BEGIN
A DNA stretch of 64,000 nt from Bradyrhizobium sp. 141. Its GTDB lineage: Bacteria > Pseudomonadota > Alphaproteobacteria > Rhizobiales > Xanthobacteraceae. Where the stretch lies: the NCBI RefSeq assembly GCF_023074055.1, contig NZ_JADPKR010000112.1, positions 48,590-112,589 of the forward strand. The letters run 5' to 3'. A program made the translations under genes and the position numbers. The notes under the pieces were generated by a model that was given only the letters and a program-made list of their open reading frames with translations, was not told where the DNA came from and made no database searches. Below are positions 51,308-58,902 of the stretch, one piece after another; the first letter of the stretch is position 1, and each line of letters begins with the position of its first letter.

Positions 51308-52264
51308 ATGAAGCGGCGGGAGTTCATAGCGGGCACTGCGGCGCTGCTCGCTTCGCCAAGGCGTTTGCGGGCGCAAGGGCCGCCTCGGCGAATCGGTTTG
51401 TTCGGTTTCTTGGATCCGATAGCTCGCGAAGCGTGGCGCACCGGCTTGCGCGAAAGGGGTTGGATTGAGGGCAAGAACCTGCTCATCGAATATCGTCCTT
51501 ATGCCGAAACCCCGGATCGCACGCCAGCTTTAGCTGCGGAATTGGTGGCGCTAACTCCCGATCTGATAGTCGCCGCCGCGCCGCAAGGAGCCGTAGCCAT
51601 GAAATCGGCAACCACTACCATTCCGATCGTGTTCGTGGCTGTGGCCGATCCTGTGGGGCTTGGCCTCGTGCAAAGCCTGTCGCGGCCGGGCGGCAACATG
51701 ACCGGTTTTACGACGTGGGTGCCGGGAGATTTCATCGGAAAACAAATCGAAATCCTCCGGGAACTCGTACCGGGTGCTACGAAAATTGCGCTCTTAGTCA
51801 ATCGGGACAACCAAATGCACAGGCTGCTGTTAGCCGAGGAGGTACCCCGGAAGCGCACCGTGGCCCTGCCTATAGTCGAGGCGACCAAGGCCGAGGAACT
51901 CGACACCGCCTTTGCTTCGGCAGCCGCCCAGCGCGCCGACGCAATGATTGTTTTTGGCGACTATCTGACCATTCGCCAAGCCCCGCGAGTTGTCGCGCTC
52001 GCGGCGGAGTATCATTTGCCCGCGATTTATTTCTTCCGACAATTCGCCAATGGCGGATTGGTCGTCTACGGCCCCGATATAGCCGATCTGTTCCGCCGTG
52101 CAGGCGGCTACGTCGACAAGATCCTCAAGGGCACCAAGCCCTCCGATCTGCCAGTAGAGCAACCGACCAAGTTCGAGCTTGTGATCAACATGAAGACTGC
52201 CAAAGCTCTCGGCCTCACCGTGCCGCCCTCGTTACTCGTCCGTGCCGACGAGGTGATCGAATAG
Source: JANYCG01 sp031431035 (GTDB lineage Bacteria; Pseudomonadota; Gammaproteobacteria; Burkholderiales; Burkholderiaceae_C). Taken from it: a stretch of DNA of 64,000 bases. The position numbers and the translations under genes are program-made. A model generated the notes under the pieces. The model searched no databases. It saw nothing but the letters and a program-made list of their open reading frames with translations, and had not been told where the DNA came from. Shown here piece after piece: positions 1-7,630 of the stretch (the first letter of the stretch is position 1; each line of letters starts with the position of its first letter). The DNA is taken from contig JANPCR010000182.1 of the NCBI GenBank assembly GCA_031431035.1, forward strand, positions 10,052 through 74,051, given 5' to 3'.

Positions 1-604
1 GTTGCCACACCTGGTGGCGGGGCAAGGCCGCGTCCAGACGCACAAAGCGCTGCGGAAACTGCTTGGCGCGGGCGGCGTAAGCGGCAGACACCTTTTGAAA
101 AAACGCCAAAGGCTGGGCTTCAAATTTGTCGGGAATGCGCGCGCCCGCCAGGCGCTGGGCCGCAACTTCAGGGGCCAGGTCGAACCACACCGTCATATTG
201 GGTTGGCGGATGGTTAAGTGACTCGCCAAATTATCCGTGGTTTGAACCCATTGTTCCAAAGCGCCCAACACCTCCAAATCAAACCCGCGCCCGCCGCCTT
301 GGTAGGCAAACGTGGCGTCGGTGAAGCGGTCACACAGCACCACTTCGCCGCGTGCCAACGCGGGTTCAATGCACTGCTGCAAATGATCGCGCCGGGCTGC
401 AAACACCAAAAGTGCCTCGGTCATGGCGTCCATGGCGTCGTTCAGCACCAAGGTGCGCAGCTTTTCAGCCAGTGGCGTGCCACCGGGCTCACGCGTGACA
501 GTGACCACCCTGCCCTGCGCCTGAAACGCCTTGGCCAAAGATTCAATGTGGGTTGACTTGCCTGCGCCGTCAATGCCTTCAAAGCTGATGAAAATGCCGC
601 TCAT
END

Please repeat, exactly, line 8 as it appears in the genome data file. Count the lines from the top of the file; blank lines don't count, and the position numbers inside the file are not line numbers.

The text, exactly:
51801 ATCGGGACAACCAAATGCACAGGCTGCTGTTAGCCGAGGAGGTACCCCGGAAGCGCACCGTGGCCCTGCCTATAGTCGAGGCGACCAAGGCCGAGGAACT